In the final weeks of writing this book an international 'obesity epidemic' conference was held at an Australian university. Although obesity conferences have become commonplace, this one was a little different in that it sought to educate obesity scientists in the art of lobbying government officials. Despite the publicity that the 'obesity epidemic' has generated, there are those who believe that governments are still not treating the matter with the seriousness it deserves.
At this stage it is not completely clear what the scientific community would have governments do, particularly in light of uncertainty about what is actually causing the 'obesity epidemic'. Nonetheless, among the suggestions we have read in the scientific literature have been changing building codes and urban planning practices in order to force people to exercise more; higher taxes on 'unhealthy' foods; bans on advertising for 'junk food' during children's television periods; compulsory fitness training and testing in schools; the development of national fitness benchmarks against which all children can be measured; teacher monitoring of the contents of children's lunch boxes; the placement of 'healthy diet' posters and messages by parents around the home; and even higher taxes on those citizens who do not achieve a certain amount of weekly exercise. In this context, it may not be altogether surprising if governmental response continues to lag behind the demands of obesity science.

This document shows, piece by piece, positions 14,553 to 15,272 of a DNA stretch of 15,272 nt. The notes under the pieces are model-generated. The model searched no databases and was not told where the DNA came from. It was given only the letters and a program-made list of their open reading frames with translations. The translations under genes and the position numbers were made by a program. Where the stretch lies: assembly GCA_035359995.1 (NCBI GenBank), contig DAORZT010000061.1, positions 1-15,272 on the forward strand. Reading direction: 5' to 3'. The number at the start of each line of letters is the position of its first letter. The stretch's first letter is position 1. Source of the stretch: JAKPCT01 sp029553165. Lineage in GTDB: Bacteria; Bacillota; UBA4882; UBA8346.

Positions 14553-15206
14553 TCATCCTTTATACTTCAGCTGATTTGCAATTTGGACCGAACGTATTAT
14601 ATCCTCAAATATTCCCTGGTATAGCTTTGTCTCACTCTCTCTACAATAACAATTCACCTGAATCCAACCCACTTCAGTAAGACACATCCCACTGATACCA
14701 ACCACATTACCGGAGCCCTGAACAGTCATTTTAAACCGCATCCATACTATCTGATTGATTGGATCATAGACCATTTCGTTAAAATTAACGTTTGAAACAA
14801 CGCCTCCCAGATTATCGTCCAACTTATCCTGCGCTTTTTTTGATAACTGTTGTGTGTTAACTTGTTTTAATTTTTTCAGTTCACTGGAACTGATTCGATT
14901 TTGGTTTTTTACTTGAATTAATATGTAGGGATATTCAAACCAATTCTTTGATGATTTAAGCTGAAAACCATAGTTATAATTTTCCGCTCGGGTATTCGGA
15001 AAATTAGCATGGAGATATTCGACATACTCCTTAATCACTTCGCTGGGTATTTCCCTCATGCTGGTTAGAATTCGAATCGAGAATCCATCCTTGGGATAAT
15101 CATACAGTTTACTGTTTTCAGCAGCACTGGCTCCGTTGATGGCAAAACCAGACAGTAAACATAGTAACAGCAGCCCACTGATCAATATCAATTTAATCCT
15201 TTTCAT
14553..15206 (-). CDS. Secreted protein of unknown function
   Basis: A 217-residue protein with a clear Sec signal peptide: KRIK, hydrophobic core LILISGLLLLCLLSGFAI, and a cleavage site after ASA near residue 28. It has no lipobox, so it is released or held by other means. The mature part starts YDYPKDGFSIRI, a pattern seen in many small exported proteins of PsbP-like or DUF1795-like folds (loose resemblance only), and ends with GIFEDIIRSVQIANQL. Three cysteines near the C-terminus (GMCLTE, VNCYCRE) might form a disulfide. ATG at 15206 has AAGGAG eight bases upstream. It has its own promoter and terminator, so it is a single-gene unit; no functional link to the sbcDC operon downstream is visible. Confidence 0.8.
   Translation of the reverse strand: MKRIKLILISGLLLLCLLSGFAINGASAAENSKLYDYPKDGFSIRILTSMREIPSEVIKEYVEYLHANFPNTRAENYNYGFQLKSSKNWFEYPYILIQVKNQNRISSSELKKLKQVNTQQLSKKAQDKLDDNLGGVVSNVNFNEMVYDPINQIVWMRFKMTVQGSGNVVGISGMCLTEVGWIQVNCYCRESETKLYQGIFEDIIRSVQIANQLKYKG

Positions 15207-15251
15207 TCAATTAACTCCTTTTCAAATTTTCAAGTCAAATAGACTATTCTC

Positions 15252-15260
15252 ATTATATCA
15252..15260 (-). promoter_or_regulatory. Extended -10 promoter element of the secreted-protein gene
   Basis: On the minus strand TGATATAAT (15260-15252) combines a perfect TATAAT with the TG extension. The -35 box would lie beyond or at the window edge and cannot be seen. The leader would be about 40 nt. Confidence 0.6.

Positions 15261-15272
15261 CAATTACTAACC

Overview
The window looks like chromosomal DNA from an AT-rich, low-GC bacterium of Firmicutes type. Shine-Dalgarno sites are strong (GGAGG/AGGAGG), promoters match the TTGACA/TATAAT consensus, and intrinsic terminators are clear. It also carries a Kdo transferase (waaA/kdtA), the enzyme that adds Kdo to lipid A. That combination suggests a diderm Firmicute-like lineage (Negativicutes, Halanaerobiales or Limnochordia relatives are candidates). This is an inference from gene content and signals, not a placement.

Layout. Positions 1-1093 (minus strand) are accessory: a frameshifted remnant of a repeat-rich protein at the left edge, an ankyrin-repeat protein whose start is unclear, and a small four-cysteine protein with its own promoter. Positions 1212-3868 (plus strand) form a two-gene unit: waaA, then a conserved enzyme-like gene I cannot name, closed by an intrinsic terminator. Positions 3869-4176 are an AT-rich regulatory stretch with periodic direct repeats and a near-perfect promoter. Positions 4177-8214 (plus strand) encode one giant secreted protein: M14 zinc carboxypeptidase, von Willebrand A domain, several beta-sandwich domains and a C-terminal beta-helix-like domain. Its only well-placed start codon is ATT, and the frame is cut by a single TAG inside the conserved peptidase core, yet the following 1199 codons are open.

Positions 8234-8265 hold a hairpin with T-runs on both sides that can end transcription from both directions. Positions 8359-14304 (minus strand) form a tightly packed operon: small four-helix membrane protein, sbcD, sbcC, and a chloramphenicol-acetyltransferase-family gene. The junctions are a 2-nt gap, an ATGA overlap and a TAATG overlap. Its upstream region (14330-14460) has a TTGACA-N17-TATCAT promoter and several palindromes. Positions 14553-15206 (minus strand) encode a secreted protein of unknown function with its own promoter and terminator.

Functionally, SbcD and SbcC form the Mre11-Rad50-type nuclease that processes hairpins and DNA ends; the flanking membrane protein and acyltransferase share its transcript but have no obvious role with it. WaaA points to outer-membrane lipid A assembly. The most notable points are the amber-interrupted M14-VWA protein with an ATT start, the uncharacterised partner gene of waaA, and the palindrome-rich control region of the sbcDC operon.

However, there is perhaps a more straightforward reason why governments, to this point, have not sprung into action. It may actually be the case that not everyone is quite so convinced that overweight and obesity is the 'drop every-thing' problem we have been told it is. Despite the insistence of parts of the scientific community that overweight or obesity are states of disease, perhaps other people can see that it is quite possible to be healthy, happy and large. Perhaps, even without the benefit of a scientific education, people sense that the pathways that lead from overweight and obesity to premature death are extremely indirect, that daily exercise does not ensure good health and that food should be enjoyed, not agonized over. Perhaps they look around the world and see that the health of Western nations is comparatively good, probably improving, and that wholesale changes to the way we live are simply not warranted. Perhaps they see that, given the health challenges that currently face different parts of the world, describing entire Western populations as 'sick' seems a bit of a stretch. Perhaps they have come to the understanding that what Dubos (1971) called the mirage of perfect health is just that, a mirage, and that lives are lived in the context of